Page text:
At her news conference in August, Gillard offered a happy marriage of these seemingly diverse objectives: ''My understanding of the purpose of this association was to support the re-election of union officials who would run a campaign saying that they wanted re-election because they were committed to reforming workplaces in a certain way, to increasing occupational health and safety, to improving the conditions of members of the union.''
Gillard told journalists that after assisting with the incorporation she knew nothing about the workings of the association until ''matters were raised in 1995''.
She broke off her four-year relationship with Wilson days before her meeting with Shaw and Gordon, later saying she had been ''deceived'' by him.
At that meeting she was also questioned about her role in advising on the purchase of a $230,000 unit in Kerr Street, Fitzroy - a property Ralph Blewitt had never seen before it was bought in his name in February 1993 by Bruce Wilson, who attended the auction with Julia Gillard.
She said Wilson had persuaded Blewitt, a union crony based in Perth, to buy an investment property that he, Wilson, could live in. ''It made sense, I didn't have any particular reason to question it in great detail, or at all,'' she said.
After buying the property in Blewitt's name, Wilson managed all of the transaction, including the establishment of a $150,000 mortgage from a Slater & Gordon loan facility arranged by Gillard. A deposit payment of $67,722 transferred to Slater & Gordon's trust account was later found to have come from the AWU Workplace Reform Association, along with other amounts for stamp duty and costs.
Prior to the meetings in August and September 1995, Ms Gillard had not revealed to the senior partners that her boyfriend was involved in the transaction and that she had done the work without charge for her professional services.
Questioned by Peter Gordon, Gillard said that she had not made inquiries about the source of funds Ralph Blewitt would use to buy the property and service the mortgage: ''I assumed he had the money for the deposit and to meet the mortgage repayments when they fell due … To the extent that I thought about it, I hadn't made a careful inquiry about his financial circumstances.''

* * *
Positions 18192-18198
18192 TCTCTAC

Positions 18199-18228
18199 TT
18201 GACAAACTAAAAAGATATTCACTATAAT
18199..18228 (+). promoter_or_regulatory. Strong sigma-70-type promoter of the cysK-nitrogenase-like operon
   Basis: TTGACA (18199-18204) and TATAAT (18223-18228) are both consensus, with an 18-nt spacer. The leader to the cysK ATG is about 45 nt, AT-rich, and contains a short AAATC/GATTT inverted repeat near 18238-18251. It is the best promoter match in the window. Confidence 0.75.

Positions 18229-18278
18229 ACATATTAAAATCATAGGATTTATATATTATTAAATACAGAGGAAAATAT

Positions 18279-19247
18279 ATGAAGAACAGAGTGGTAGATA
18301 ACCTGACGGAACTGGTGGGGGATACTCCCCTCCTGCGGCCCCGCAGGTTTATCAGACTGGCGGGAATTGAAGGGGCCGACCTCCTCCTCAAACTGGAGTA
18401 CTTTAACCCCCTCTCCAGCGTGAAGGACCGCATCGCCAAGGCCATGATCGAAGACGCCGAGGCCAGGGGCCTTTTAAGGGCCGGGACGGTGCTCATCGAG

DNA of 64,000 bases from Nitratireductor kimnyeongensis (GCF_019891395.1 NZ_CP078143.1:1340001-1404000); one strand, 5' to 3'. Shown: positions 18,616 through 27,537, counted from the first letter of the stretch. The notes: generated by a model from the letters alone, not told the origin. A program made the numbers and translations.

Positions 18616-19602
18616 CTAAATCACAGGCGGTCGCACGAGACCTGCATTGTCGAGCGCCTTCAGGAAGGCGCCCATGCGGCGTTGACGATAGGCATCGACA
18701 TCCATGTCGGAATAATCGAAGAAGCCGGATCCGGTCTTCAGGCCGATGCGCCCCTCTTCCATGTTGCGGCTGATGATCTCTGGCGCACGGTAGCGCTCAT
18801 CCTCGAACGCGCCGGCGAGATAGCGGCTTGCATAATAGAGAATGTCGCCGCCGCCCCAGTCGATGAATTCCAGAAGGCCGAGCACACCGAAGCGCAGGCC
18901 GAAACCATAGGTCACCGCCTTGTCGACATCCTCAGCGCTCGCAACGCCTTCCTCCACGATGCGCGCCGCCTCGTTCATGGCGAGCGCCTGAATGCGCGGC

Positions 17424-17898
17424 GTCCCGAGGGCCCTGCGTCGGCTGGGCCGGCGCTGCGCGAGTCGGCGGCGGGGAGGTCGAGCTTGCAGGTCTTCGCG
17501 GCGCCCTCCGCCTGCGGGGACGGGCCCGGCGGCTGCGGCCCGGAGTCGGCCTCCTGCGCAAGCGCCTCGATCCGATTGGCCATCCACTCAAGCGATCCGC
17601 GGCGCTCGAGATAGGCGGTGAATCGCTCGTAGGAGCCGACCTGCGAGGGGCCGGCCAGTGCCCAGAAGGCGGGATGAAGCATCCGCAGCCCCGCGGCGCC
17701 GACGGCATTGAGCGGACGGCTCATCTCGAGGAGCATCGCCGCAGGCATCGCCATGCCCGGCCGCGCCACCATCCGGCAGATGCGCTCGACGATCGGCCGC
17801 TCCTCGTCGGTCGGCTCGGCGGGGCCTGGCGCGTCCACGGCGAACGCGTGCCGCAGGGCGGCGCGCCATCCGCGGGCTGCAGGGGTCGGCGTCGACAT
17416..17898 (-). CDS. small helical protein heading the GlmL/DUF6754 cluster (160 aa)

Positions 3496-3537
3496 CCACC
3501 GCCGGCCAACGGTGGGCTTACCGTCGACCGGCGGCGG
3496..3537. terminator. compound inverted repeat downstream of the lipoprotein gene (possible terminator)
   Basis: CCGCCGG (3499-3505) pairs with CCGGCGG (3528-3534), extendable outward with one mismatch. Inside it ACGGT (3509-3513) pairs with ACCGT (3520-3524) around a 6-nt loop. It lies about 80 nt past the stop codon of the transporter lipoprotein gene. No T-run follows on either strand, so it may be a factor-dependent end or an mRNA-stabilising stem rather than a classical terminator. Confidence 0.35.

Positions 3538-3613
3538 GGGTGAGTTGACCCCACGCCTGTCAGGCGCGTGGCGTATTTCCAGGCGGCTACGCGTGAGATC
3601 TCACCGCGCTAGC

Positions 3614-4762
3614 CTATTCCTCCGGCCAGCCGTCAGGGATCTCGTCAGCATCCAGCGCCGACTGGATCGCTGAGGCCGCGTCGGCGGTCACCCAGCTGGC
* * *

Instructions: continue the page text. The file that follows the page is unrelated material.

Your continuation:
At her news conference, Gillard said she was unaware that funds stolen from the Workplace Reform Association had been used to buy the property: ''I did not, at that time, understand that any funds from any other source would be used to support the purchase, that is funds from the association or any other accounts related to the union.''
Gillard was also asked by journalists about persistent claims that AWU money may have been used to pay for renovations to a house she had bought in Abbotsford in 1991. Her answer was emphatic: ''I paid for my renovations.''
But in September 1995, when questioned extensively about the extent and nature of those renovations, Gillard was not so sure and was asked for, and agreed to, supply receipts for the work that had been done.
Peter Gordon: ''Julia, it's been put to a partner of Slater & Gordon in the last week that there exists a receipt with respect to renovation work conducted at your home which is in some way connected with funds from the Australian Workers Union Workplace Reform Association account.''
Gillard said she had heard a rumour that after Wilson left the AWU someone had presented the union with an unpaid account for work on her house. She said this could relate to disputed work on the property's front windows and fence which she was in the process of settling.
''I can't categorically rule out that something at my house didn't get paid for by the association or something at my house didn't get paid for by the union or whatever,'' she said. ''I just, I don't feel confident saying I can categorically rule it out, but I can't see how it's happened because that really is the only bit of work that, that, that I would identify that I hadn't paid for.''
Gillard told her news conference that she had ''determined to resign'' from Slater & Gordon because of growing tensions about the direction of the partnership and to pursue a political career.
Asked whether she felt her future at Slater & Gordon had been ''on the line'' during the September 1995 meeting, Gillard said: ''It's 17 years ago. I don't have a clear recollection of those matters.''
But Peter Gordon does. In a draft statement leaked to The Australian two days earlier, he said the firm had contemplated sacking her because her relationship with the other partners had fractured and ''trust and confidence evaporated''. But in view of her repeated denials of wrongdoing, he believed she should be given the benefit of the doubt.
Whether she jumped or was pushed, after the September meeting Gillard effectively did not work with the firm again. She took extended leave in October 1995 to (unsuccessfully) campaign for a Senate seat and formally left early in 1996.
At the August news conference, one of the more sceptical journalists remarked: ''Prime Minister, you have said in the past that you were young and naive when you got involved with Mr Wilson. But, I mean, you were 30 at the time … It wasn't like you were off the first train from Adelaide.''
Mark Baker is editor-at-large.Read more: http://www.theage.com.au/national/sold-to-the-union-man-20121009-27b4e.html#ixzz28q3MnQQq